The grandson of David Zvi Pinkas, a signatory of Israel’s Declaration of Independence, is attempting to sell a pen that he claims was used by most, if not all, of the officials who signed the document proclaiming the State of Israel into existence in 1948.
“To the best of my knowledge, everyone signed with this pen. It wouldn’t be an exaggeration to say this is the second most important historical artifact, after the the Declaration of Independence,” the descendant of Pinkas, who is trying to auction off the item for at least $500,000, told the Kan public broadcaster.
However, Kan investigated and found that the popular Parker 51 fountain pen was likely only used by Pinkas, a Zionist activist who went on to become a government minister.
On the founding document, the signatures appear to be written in different forms of ink. Photos of the signing also show they had each used a different pen, experts told Kan.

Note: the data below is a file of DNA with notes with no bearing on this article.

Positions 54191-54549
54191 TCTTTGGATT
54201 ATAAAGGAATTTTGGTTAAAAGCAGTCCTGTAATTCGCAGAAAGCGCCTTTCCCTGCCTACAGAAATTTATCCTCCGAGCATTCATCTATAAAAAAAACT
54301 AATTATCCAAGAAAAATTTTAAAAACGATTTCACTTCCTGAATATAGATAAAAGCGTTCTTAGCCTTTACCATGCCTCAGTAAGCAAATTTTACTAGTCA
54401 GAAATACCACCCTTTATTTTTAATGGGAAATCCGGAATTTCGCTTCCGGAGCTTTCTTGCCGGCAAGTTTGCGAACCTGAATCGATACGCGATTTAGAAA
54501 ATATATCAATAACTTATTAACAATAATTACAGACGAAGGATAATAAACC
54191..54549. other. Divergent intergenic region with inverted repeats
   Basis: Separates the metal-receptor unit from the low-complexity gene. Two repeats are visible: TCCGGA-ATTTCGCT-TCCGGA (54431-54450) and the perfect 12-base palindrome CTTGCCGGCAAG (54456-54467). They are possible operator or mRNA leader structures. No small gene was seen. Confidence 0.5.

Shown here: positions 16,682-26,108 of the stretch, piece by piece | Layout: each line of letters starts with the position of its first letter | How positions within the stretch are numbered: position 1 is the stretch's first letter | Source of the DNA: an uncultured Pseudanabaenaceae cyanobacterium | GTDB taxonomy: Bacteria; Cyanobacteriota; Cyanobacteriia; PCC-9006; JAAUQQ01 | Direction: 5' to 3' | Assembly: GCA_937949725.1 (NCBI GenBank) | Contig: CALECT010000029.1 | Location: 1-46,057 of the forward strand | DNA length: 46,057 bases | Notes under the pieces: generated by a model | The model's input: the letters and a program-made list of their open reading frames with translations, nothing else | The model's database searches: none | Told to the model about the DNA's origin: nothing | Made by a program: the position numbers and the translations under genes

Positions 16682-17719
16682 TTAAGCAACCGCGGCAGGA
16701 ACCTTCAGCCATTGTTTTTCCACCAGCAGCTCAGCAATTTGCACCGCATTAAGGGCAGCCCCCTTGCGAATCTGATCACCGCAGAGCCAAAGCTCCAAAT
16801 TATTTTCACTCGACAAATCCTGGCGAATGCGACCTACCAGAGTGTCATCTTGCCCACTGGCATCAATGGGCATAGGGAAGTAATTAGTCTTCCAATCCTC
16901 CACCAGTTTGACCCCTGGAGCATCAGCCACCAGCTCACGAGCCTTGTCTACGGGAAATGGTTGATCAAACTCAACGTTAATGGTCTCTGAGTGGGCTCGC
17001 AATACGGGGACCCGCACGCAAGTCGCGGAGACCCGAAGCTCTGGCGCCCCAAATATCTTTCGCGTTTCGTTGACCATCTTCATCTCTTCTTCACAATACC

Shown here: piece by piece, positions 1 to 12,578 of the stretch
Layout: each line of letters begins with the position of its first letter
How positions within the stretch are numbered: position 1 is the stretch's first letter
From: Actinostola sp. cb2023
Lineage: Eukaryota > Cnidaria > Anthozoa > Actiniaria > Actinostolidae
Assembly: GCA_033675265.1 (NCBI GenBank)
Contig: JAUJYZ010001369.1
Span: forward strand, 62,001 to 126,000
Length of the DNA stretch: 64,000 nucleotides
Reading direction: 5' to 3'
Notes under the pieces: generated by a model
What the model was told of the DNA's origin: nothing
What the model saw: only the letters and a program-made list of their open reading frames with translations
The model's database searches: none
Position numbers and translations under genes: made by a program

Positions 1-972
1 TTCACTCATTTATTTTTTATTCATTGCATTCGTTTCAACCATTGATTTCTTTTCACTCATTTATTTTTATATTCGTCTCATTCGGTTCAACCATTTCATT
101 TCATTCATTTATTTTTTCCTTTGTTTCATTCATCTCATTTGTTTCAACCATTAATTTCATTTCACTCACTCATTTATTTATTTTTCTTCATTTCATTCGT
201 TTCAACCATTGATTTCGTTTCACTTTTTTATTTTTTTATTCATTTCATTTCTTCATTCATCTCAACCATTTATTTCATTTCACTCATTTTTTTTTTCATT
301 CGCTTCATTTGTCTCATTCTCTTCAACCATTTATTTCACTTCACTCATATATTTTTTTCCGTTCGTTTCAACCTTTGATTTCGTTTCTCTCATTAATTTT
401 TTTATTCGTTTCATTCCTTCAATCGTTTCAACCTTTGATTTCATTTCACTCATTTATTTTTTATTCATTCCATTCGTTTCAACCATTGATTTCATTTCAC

According to Shimon Dana, an expert on pens, and the owner of the Dana Pens store in Tel Aviv, the pen used by Israel’s first prime minister David Ben-Gurion was a locally made Katab fountain pen.
The location of Ben-Gurion’s pen remains unknown according to the network.
With the new information, the starting price at the auction for Pinkas’ pen may be affected.
Of the 37 signatories of the iconic document — which include prime ministers-to-be Golda Meir and Moshe Sharrett — 25 signed it on May 14, 1948, in Tel Aviv, alongside Ben-Gurion, while 11 others were trapped in besieged Jerusalem and later added their signatures and another was abroad.